On the traditional publishing side, writing to a contractual deadline is hard. It’s harder than I thought and finishing off a second book (which people tend to say are always the most troublesome) under a deadline has been interesting. Also, I thought that working with a Big 5 publisher would mean giving up a lot of creative control over the story, but I haven’t found that to be the case. Editors and publishers aren’t there to change your story. They’re there to help you tell the story you want to tell to the very best of your ability and learning that made me much more comfortable. 

Lastly, even in the short time I’ve been with a traditional publishing house, it’s been eye-opening to see the types of opportunities that they can offer, which simply weren’t available to me when I was self-publishing. From putting my book in big chain stores and independent shops across the continent to lining up interviews with major media outlets to providing the extra social proof that helps make things like movie or TV deals happen, traditional publishing can open doors that would still be too heavy to open on my own.

AC: Major media outlets? You are too kind! Wait, you weren’t talking about me, were you? Hmph… Let’s move on. Before writing, what were you up to, and do you think it helped in this new career?

EW: Before writing, I worked in film. I was a music video director/producer, and I do think it helped me as a writer. Music video directors write the scripts for the videos and I’d been doing pitches and sharpening up scripts for two decades. 

The work was a masterclass in valuing your creativity while balancing it against the needs of the business. I think doing that for so long taught me not to conflate my own identity with the creative output. My identity goes into the creative, but I am not the creative and I must be able to step back and be clear-headed in how to improve it while it’s still a work in progress and then, when it’s delivered and ‘on-air,’ I must be able to let it go so that I can create again.

AC: I saw you mentioned bartending in two different countries. This is a subject near and dear to my heart ;) What’s your best drink?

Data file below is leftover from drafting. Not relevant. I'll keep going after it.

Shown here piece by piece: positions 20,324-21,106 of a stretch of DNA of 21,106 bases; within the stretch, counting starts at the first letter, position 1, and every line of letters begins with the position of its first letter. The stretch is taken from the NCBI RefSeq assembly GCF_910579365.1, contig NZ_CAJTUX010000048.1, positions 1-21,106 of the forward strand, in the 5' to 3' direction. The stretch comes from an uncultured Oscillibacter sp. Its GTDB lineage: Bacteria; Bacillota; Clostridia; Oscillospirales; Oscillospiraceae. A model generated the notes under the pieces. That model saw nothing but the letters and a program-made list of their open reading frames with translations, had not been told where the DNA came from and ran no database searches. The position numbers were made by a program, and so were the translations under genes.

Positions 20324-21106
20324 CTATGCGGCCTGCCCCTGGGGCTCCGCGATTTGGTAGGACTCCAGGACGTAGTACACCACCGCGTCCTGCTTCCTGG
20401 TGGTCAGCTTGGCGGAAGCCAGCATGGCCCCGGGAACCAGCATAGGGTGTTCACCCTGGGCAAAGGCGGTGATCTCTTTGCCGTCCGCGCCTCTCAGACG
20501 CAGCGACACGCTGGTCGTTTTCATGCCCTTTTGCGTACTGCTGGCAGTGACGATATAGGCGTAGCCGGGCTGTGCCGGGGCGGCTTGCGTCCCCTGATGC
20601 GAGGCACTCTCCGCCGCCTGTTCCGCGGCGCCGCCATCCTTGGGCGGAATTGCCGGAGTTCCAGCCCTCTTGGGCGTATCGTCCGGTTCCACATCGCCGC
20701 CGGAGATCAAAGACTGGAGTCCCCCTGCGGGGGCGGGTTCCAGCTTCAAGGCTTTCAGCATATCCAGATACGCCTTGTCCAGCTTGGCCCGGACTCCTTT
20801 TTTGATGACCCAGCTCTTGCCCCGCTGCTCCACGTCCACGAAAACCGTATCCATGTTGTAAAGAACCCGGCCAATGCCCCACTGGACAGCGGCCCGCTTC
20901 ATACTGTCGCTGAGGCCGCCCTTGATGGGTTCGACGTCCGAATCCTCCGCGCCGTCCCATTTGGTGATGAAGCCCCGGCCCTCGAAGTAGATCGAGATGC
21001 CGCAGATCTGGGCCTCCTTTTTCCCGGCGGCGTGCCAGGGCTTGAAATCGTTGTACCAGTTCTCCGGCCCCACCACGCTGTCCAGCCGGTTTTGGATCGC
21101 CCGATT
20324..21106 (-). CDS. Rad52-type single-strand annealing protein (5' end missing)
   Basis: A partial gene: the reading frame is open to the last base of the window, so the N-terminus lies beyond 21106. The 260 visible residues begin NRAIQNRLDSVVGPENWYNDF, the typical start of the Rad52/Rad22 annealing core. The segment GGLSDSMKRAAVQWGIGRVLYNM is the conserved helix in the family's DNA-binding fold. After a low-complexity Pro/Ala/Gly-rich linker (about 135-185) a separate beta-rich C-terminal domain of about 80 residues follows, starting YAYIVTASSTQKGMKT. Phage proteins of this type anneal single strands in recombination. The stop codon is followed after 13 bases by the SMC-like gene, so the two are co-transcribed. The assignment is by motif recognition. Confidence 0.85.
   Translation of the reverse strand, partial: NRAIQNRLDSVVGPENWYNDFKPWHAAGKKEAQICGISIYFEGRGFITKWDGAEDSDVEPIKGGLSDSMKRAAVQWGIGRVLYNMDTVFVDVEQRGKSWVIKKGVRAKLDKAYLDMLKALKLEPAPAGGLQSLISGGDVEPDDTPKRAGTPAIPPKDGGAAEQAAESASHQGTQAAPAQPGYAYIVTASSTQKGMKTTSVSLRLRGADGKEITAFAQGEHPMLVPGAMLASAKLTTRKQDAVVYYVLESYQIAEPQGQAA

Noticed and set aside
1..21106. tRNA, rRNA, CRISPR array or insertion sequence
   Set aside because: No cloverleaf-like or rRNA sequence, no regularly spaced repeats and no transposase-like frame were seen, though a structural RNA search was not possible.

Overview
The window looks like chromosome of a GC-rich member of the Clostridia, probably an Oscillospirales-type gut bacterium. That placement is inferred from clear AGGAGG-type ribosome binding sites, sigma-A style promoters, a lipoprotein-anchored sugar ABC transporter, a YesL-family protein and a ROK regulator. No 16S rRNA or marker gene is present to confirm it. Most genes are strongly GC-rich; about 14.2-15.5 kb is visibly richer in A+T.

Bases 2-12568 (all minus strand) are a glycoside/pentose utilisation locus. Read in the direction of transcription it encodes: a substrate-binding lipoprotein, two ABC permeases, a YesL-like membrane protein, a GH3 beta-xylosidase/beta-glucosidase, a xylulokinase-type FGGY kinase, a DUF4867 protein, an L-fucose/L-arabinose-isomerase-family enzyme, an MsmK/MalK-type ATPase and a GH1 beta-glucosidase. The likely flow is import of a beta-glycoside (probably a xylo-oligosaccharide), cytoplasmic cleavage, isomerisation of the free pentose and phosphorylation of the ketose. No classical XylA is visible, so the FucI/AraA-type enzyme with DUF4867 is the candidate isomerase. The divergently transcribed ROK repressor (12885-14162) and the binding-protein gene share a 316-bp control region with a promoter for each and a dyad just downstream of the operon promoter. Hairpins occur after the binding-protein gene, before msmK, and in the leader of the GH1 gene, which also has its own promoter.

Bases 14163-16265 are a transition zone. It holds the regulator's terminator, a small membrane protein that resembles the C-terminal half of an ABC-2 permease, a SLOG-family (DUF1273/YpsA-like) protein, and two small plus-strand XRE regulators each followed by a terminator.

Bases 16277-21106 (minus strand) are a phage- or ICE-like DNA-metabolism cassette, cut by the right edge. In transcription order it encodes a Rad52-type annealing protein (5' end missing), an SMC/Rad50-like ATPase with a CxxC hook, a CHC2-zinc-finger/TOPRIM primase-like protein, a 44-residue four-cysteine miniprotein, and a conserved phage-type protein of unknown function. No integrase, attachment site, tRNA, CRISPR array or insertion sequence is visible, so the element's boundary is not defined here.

EW: Haha! Great question! I make a mean mojito and my personal favorite, if not a good bourbon straight, is probably an old-fashioned. 

AC: While trying to research your bartending, I found this in your bio: “Born in England to South American parents, Evan Winter was raised in Africa near the historical territory of his Xhosa ancestors.” Break it down for us! Where did you grow up?

EW: Another tricky one, eh? I grew up in Zambia in central Africa. I was there for my formative years and then my family moved to Canada (hence the ‘eh’). :)

AC: Where do you live now, and why did you end up there?

EW: I’m in Toronto now and, before that, I was in Los Angeles doing the film thing. At the moment, I have connections to four different continents and I keep thinking it might be nice to turn that four into five…

AC: I imagine in interviews you get questions about diversity a lot. Instead of me trying to lead you somewhere with a question, can you tell us your thoughts on diversity in fantasy?

EW: A very good and very difficult question. It’s hard to answer in a way that gets across my true feelings in anything less than an essay, but I’ll try. 

I have worked in some form of storytelling for the entirety of my adult life and I believe that stories have an incredible amount of power, much more power than they are typically credited in having. For example, the largest consumer brands have learned that they can best effect our buying choices not by appealing to our intellect but our emotions and connections to stories.